§ SIR W. EVANS GORDON (Tower Hamlets, Stepney)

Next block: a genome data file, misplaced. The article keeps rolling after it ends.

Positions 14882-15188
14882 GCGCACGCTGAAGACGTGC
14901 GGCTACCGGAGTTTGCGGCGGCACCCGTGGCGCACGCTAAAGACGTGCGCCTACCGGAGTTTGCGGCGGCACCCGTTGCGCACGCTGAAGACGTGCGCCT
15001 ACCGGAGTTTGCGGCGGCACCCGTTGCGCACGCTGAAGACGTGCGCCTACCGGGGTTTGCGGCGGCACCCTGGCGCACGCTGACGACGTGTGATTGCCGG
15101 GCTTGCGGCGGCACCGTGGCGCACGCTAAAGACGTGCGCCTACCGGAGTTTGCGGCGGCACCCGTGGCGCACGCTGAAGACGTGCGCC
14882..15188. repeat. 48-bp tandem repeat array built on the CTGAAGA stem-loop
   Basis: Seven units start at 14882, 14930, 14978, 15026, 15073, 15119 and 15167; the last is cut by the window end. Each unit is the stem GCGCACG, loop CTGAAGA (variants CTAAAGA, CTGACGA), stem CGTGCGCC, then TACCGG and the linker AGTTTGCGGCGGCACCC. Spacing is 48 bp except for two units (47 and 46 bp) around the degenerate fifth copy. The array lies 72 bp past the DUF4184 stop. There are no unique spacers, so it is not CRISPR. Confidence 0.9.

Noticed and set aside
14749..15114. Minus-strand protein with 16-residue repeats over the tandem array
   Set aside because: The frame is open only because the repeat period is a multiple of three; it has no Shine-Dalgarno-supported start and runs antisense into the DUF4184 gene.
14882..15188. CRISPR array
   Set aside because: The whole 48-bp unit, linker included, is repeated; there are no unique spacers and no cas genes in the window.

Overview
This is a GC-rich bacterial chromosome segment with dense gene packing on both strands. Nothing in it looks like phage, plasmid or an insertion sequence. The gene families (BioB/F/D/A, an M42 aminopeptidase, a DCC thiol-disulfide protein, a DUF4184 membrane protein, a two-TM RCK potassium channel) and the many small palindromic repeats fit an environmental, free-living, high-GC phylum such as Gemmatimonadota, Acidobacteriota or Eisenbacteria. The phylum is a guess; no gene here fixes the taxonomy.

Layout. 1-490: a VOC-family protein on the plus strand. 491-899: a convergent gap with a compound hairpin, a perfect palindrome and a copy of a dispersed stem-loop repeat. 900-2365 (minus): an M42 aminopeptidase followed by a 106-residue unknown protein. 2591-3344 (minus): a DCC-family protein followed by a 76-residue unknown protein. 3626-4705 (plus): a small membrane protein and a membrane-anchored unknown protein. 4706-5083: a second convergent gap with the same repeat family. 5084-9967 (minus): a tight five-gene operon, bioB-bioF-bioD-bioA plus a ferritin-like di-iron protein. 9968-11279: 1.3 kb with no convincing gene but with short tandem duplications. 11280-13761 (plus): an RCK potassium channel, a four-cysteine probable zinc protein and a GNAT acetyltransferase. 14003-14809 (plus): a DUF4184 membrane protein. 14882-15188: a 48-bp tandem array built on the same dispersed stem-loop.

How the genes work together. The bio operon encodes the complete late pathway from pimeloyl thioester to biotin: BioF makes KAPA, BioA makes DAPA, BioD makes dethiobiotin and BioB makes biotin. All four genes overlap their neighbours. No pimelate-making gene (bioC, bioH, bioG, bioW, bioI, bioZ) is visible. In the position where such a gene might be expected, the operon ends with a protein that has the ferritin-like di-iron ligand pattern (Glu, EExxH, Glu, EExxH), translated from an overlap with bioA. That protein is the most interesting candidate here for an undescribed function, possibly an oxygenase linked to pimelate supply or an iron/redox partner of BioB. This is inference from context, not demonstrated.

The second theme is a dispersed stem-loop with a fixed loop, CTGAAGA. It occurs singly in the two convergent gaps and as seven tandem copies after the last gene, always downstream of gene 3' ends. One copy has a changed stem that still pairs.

said he rose to call attention to the drastic and fundamental changes which had been introduced by the Home Secretary with regard to the Aliens Act, and to express his amazement that such changes as the right hon. Gentleman had foreshadowed should have been hastily made by the issue of regulations without this House having been given any opportunity of pronouncing upon them. The changes the right hon. Gentleman had made amounted in fact to a repeal of the main provisions of an Act of Parliament which had not yet been three months in operation, and which was passed by an overwhelming majority of the last Parliament. The Aliens Act laid down certain categories of persons to be excluded from this country as undesirable immigrants. The effect of Clause 1, Sub-Section 3, was to lay the whole proof upon the immigrant that he was seeking this country as a refuge from religious or political persecution, but under the new rules and regulations the position had been changed, and, he maintained, the whole spirit of the Act completely altered. The instruction or the essential part of it which 1313 had been issued was in the following terms—